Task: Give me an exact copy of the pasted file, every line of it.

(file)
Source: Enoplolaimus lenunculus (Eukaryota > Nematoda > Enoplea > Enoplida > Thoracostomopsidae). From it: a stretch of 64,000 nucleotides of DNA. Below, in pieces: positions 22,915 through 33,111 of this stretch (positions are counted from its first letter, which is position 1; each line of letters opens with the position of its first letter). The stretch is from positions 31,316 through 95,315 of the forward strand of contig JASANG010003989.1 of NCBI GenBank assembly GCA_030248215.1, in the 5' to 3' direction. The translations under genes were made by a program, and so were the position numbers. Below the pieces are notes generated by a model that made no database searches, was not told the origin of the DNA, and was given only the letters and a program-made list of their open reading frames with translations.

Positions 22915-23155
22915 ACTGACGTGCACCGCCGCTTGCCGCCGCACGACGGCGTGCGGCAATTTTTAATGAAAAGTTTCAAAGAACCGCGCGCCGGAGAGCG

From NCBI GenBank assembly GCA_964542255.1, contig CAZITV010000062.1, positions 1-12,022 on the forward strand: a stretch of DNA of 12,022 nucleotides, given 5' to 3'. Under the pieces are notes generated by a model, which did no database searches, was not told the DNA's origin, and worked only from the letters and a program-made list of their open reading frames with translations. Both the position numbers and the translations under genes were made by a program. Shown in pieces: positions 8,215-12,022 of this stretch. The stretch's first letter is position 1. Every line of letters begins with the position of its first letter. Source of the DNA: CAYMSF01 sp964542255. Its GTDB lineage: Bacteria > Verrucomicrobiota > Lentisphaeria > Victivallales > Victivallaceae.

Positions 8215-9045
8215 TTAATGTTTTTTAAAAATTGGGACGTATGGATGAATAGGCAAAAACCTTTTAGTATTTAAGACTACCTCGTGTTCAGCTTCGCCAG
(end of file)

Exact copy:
Source: Enoplolaimus lenunculus (Eukaryota > Nematoda > Enoplea > Enoplida > Thoracostomopsidae). From it: a stretch of 64,000 nucleotides of DNA. Below, in pieces: positions 22,915 through 33,111 of this stretch (positions are counted from its first letter, which is position 1; each line of letters opens with the position of its first letter). The stretch is from positions 31,316 through 95,315 of the forward strand of contig JASANG010003989.1 of NCBI GenBank assembly GCA_030248215.1, in the 5' to 3' direction. The translations under genes were made by a program, and so were the position numbers. Below the pieces are notes generated by a model that made no database searches, was not told the origin of the DNA, and was given only the letters and a program-made list of their open reading frames with translations.

Positions 22915-23155
22915 ACTGACGTGCACCGCCGCTTGCCGCCGCACGACGGCGTGCGGCAATTTTTAATGAAAAGTTTCAAAGAACCGCGCGCCGGAGAGCG

From NCBI GenBank assembly GCA_964542255.1, contig CAZITV010000062.1, positions 1-12,022 on the forward strand: a stretch of DNA of 12,022 nucleotides, given 5' to 3'. Under the pieces are notes generated by a model, which did no database searches, was not told the DNA's origin, and worked only from the letters and a program-made list of their open reading frames with translations. Both the position numbers and the translations under genes were made by a program. Shown in pieces: positions 8,215-12,022 of this stretch. The stretch's first letter is position 1. Every line of letters begins with the position of its first letter. Source of the DNA: CAYMSF01 sp964542255. Its GTDB lineage: Bacteria > Verrucomicrobiota > Lentisphaeria > Victivallales > Victivallaceae.

Positions 8215-9045
8215 TTAATGTTTTTTAAAAATTGGGACGTATGGATGAATAGGCAAAAACCTTTTAGTATTTAAGACTACCTCGTGTTCAGCTTCGCCAG